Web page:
Haylee Naylor is a contestant in the Kansas Junior High Rodeo Association. The thirteen year old cowgirl competes in the pole bending, barrel racing, goat […]
Roper Review: Cody Johnson
Written by: Teri Edwards< Back to Articles
Very few cowboys are able to achieve their rodeo dreams and build a business at the same time. To be successful at either requires significant time and dedication. But that’s exactly what Cody Johnson has done over the last few years.
At 49, Cody qualified for the PRCA First Frontier Circuit Finals last year, and owns Twisted J, in Stephenville, Texas, with his wife, Luann. Cody and Luann have three children: Bayli, 25, Tori, 23, and Clay, 16.
Cody grew up on the family ranch in Lingleville, Texas, and as a youngster tried riding bulls and rough stock. He also spent time as a jockey and assistant trainer in Ruidoso, New Mexico.
Though he had always roped on the ranch, Cody had never team roped and in his early 20’s a friend got him started. He had been playing at it for a couple of years when he met Luann, a successful barrel racer.
“The first few years we were married, we went pretty hard,” says Cody. “But when you’re raising kids priorities change, so there was about twelve years or so that I really couldn’t afford to pick up a rope.
“After my dad passed away, we moved back to the ranch. I built an arena because the kids were going to high school rodeos and I started roping in the practice pen. One night when I came in the house Luann said, ‘It’s time for you to put up or shut up. You never go anywhere and I’m tired of hearing how good you are.’”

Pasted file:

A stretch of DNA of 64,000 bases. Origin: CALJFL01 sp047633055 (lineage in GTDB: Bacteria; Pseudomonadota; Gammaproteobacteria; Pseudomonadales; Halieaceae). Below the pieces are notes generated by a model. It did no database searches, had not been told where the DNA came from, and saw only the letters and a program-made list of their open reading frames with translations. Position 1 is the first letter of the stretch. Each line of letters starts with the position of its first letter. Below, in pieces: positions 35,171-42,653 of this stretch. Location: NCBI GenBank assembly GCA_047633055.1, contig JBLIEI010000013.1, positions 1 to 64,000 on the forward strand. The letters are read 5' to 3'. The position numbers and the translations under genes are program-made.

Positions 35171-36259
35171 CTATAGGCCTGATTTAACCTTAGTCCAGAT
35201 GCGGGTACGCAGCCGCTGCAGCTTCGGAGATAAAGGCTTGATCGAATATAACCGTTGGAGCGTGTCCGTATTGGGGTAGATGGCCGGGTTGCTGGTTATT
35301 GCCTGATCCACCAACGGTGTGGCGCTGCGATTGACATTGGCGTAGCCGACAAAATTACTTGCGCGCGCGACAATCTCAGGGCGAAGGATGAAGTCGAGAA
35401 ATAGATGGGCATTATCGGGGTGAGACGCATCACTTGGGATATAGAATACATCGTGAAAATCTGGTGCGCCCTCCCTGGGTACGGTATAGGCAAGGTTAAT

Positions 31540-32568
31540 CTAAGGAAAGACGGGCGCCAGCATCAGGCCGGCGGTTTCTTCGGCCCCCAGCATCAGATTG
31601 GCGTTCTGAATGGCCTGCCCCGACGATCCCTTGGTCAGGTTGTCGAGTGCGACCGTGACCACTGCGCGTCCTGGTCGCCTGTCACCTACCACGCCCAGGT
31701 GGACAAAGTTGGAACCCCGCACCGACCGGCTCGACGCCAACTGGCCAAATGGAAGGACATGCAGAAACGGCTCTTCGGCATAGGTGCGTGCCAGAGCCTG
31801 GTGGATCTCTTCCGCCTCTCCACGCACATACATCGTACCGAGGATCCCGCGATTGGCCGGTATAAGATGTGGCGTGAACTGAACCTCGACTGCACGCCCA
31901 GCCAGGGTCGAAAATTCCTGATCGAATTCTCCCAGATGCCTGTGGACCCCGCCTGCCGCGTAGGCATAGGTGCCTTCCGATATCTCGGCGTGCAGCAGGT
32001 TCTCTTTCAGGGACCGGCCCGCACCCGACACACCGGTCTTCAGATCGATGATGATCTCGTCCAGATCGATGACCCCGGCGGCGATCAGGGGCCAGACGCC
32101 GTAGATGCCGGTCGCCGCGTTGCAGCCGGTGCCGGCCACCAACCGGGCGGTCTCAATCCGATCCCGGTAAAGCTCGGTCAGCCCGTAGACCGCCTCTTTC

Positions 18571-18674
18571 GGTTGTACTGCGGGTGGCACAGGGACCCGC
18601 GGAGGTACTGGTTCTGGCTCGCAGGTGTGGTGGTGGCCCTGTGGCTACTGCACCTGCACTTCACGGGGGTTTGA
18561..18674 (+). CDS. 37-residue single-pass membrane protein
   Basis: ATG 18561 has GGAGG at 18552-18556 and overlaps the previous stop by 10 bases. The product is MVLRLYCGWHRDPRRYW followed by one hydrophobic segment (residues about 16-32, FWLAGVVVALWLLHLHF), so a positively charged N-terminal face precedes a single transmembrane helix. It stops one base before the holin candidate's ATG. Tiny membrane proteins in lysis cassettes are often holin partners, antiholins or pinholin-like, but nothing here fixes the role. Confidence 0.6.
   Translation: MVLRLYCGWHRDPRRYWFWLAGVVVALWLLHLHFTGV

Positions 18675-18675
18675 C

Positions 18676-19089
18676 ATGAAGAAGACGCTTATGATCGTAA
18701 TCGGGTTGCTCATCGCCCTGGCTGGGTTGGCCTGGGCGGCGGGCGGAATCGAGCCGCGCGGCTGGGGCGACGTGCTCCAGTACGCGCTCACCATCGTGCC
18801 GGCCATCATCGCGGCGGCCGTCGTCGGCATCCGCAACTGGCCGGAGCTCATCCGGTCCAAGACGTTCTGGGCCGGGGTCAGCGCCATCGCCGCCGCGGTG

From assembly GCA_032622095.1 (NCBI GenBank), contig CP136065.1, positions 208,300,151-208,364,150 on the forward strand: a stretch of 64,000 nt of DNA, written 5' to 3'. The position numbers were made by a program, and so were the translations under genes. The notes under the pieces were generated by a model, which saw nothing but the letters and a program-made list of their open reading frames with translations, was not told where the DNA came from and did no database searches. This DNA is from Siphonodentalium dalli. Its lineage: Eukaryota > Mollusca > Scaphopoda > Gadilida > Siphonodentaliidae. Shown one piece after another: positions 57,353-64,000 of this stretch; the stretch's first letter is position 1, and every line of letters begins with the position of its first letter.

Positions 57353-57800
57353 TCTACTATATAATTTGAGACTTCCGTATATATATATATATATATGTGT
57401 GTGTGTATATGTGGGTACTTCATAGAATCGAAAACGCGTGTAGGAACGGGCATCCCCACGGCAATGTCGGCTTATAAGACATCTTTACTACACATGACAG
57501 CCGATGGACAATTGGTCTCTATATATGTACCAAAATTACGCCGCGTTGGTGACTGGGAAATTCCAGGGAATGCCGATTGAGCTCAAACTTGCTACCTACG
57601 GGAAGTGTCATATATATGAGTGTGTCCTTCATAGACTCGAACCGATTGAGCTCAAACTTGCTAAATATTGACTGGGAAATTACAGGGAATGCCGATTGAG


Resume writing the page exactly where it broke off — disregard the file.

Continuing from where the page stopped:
Not long after, in January 2012, a nervous Cody entered a Brother-in-Law roping in Glen Rose, Texas.
“I had been out of it for so long, I was as nervous as a kid on his first day of school. I entered 20 times on a barrel horse reject. He wasn’t great but he was all I had. I didn’t win anything, but felt like I roped pretty good.”
A few weeks later, a confident Cody and some friends loaded up in the bus they used for high school rodeos and made the trip to Jacksonville, Florida for the NTRL finals.
“I felt like I was roping good, and was having the time of my life and really enjoying the camaraderie,” says Cody. “Once I got there I didn’t rope well at all. I entered with Speed Williams and he was teasing me a little. It really had an impact on me and I realized I needed to refocus and commit if I was going to get better. I would have to pay my dues again.”
That year Cody worked at his roping and at a World Series roping in Hugo, OK, secured one of the last available qualifications for the World Series Finals in Las Vegas. During those finals Johnson placed a couple of times and won a little money, but was still dreaming about rodeo.
Cody knew the importance of surrounding yourself with talent and how it makes you try harder. So, he began been spending time with professional ropers like Dakota Kirchenschlager and Cesar de la Cruz.
“After learning from those guys and working to emulate their mental and physical training, I told my wife I wanted to get my PRCA card and make a run at the First Frontier Circuit finals. Her reply was, ‘I would rather you go and fail, than to not go at all.’ So, with her blessing, I loaded up and headed north for four months and made the circuit finals last year at the age of 49. I am living proof that dreams do come true if you work hard enough.”